IFC provides Airtel Africa $194 million in local currency loans
IFC said its digital strategy in Africa aims to enable ubiquitous, reliable, and affordable connectivity.
International Finance Corporation (IFC), on Tuesday, announced a loan to Airtel Africa to help connect millions of new subscribers to mobile internet in six African countries. IFC said the loan will support universal and affordable broadband access in Africa and the opportunities that come with increased connectivity.
IFC will provide six of Airtel Africa’s subsidiaries with local currency loans totaling $194 million. The new financing facility is in line with Airtel’s Africa strategy to increase debt within its operating companies, IFC said in a statement shared with Financial Nigeria.
According to data from GSMA, less than half of sub-Saharan Africa’s population had access to mobile services at the end of 2021, while only 28 percent of the population had access to mobile internet. GSMA also estimates that by 2025, the value added by mobile technology and services is expected to reach almost $155 billion annually.
The financing facility has a tenor of eight years and will be used to support Airtel Africa’s operations and investments in Democratic Republic of Congo, Kenya, Madagascar, Niger, Republic of Congo, and Zambia, where the banking landscape and access to local funding remains largely underdeveloped.
IFC’s loan is supported by co-financing from institutional investors through IFC's Managed Co-Lending Portfolio Program (MCPP). IFC’s loan in Zambia is supported by the Local Currency Facility of the International Development Association’s (IDA) Private Sector Window.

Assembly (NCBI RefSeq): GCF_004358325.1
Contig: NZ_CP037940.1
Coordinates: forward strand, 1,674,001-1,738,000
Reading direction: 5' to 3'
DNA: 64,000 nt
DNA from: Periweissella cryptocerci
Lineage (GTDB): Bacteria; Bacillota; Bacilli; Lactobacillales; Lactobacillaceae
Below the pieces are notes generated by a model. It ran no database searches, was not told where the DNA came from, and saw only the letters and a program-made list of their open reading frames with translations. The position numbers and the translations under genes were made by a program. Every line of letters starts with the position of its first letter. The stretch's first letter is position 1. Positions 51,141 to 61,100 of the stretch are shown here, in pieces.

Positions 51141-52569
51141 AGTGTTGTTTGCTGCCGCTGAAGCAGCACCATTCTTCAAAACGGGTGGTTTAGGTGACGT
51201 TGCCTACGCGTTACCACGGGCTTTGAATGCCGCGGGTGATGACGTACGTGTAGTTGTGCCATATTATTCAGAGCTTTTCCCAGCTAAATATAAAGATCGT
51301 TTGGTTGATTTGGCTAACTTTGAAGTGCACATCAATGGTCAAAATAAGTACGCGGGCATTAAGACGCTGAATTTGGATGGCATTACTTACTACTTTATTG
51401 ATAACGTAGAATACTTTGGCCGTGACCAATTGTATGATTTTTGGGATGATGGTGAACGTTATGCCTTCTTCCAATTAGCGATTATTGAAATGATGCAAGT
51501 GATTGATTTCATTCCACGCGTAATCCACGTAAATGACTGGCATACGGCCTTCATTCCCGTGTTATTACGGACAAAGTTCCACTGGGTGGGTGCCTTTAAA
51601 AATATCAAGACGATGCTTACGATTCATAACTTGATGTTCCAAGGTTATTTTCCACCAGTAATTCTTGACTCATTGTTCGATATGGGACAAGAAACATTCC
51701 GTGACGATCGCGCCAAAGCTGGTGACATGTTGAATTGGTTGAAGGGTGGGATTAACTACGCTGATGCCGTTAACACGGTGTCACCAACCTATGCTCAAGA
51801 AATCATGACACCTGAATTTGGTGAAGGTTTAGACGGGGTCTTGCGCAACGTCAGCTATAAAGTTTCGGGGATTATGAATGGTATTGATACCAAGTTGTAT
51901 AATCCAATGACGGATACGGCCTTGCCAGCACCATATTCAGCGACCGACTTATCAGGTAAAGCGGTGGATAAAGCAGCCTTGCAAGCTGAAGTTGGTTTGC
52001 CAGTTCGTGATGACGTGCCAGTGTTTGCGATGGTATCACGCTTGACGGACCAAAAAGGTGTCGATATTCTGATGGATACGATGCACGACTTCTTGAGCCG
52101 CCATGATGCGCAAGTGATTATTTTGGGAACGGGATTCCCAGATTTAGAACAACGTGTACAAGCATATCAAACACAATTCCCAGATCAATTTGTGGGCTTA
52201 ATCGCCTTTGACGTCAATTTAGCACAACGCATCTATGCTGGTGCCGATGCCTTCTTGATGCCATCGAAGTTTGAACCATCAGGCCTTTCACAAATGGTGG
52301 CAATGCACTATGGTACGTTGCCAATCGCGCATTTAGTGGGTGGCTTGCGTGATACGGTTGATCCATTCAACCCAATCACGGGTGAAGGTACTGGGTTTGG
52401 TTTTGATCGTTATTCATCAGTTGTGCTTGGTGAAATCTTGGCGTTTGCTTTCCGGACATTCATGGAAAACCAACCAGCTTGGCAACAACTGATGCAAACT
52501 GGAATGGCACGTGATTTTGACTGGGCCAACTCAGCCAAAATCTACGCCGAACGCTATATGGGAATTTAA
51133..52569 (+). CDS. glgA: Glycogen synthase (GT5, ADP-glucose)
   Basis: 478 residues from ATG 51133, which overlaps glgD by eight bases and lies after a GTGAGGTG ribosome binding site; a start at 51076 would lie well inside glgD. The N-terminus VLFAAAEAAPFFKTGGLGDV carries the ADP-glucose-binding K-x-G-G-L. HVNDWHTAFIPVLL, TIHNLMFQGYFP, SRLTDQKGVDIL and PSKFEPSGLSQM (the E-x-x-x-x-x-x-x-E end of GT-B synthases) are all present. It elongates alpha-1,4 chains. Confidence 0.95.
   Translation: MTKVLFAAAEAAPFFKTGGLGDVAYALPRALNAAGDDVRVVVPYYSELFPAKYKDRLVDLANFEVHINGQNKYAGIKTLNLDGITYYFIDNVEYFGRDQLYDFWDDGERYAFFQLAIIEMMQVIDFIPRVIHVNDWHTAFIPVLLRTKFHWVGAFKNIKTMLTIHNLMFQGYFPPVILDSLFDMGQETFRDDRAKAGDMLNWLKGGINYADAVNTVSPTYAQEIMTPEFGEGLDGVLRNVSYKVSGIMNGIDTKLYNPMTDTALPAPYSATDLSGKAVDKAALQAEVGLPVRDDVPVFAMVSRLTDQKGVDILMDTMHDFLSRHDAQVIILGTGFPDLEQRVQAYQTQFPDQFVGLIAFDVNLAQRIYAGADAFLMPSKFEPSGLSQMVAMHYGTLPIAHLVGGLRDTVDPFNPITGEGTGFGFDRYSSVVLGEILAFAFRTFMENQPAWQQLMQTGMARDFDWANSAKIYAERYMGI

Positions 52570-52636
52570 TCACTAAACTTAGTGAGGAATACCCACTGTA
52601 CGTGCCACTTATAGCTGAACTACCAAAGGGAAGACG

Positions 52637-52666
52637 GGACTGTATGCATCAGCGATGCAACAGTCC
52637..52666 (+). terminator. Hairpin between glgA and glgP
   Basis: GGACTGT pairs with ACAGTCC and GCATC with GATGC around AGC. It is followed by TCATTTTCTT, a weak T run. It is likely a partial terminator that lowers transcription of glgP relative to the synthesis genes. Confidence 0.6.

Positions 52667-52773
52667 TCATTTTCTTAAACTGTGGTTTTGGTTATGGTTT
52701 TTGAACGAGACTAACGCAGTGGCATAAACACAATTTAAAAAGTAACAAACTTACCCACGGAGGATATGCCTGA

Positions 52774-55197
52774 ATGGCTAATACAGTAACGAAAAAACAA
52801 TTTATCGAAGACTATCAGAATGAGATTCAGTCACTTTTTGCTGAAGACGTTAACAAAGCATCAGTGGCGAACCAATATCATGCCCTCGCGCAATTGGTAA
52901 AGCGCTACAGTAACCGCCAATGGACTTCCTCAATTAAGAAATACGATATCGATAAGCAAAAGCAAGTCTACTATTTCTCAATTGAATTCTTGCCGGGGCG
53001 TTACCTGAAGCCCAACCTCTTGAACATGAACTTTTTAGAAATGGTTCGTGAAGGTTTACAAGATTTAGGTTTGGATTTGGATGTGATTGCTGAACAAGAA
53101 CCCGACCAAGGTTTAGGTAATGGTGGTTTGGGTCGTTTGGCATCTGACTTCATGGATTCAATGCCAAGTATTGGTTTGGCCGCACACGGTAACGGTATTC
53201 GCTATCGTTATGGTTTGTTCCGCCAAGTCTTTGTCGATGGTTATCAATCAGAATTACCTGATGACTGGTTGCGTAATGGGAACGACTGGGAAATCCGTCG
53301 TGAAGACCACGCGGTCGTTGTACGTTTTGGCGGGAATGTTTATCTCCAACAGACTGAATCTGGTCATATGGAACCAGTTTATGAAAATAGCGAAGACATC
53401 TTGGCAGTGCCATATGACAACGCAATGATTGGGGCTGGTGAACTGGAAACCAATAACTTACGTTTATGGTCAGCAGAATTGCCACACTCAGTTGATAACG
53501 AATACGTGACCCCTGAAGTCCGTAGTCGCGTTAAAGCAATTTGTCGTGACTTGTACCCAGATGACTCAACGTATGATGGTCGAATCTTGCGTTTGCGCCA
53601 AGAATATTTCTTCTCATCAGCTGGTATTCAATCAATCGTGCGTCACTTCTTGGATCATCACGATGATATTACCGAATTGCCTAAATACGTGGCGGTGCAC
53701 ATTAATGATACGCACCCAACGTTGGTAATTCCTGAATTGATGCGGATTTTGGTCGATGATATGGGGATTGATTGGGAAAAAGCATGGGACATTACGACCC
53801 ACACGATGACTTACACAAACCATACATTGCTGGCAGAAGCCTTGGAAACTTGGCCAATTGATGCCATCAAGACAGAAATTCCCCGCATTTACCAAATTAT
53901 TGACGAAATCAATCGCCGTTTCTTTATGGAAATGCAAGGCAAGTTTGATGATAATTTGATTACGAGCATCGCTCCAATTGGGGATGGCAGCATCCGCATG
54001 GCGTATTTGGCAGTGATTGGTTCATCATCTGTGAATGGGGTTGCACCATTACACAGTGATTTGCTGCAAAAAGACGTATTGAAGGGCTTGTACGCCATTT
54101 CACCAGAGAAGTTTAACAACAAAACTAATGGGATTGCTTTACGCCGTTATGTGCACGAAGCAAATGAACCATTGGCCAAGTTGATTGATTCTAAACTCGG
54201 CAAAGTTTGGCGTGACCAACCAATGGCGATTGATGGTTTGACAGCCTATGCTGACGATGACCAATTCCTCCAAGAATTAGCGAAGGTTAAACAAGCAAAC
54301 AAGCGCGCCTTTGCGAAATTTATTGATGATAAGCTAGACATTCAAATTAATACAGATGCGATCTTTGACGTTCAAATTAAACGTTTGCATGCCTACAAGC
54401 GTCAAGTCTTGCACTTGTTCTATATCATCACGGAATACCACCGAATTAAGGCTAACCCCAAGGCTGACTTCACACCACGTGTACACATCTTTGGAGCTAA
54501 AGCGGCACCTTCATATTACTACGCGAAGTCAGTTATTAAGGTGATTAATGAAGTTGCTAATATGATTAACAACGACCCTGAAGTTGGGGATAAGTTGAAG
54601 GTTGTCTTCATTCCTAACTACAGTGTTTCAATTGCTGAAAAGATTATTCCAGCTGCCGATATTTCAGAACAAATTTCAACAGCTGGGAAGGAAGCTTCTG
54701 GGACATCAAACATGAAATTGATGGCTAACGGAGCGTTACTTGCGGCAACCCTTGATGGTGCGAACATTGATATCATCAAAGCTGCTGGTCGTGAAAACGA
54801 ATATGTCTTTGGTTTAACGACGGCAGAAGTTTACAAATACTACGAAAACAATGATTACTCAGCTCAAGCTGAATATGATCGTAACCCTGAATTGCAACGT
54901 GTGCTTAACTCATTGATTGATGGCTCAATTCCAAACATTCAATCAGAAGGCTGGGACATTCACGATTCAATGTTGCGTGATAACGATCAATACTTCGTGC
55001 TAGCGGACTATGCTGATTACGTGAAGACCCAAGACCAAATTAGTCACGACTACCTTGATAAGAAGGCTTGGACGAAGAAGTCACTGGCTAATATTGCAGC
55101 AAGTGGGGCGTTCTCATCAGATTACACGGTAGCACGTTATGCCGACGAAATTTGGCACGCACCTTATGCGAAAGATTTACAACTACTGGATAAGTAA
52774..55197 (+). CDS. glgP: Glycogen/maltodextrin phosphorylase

“I am very excited to announce the signing of this new facility with IFC,” said Segun Ogunsanya, Airtel Africa CEO. “Not only does this facility align with our focus on improving our balance sheet through localising debt within our operating companies, but it also supports our commitment and our ability to meet very strict ESG criteria in demonstration of the continued execution of our sustainability journey. I look forward to working closely with IFC in the coming years and to exploring further opportunities to cooperate together to support the economies and communities where we operate.”
Sérgio Pimenta, IFC Vice President for Africa, said the COVID-19 pandemic has made mobile connectivity even more urgent for both social and economic development, adding that helping more people connect to affordable and fast internet networks is a priority for IFC in Africa, especially in the continent’s lower-income countries.
IFC said its digital strategy in Africa aims to enable ubiquitous, reliable, and affordable connectivity. This includes investing in the growth of independent tower operators, data centers and broadband, as well as supporting mobile operators primarily in fragile and conflict situations (FCS) and Low-income International Development Association countries (LIC-IDA).
As part of IFC’s loan facility, Airtel Africa has committed to comply with the applicable requirements of IFC's Performance Standards on Social and Environmental Sustainability and has put in place a dedicated Environmental and Social Action plan. This will further strengthen the company’s commitment to transforming lives across the communities in which Airtel operates and will provide clarity on how Airtel can help address inequality and support economic growth across Africa.
IFC – a member of the World Bank Group – is the largest global development institution focused on the private sector in emerging markets. It works in more than 100 countries, using its capital, expertise, and influence to create markets and opportunities in developing countries. In fiscal year 2022, IFC committed a record $32.8 billion to private companies and financial institutions in developing countries.
Airtel Africa is a leading provider of telecommunications and mobile money services, with a presence in 14 countries in Africa, primarily in East Africa and Central and West Africa.
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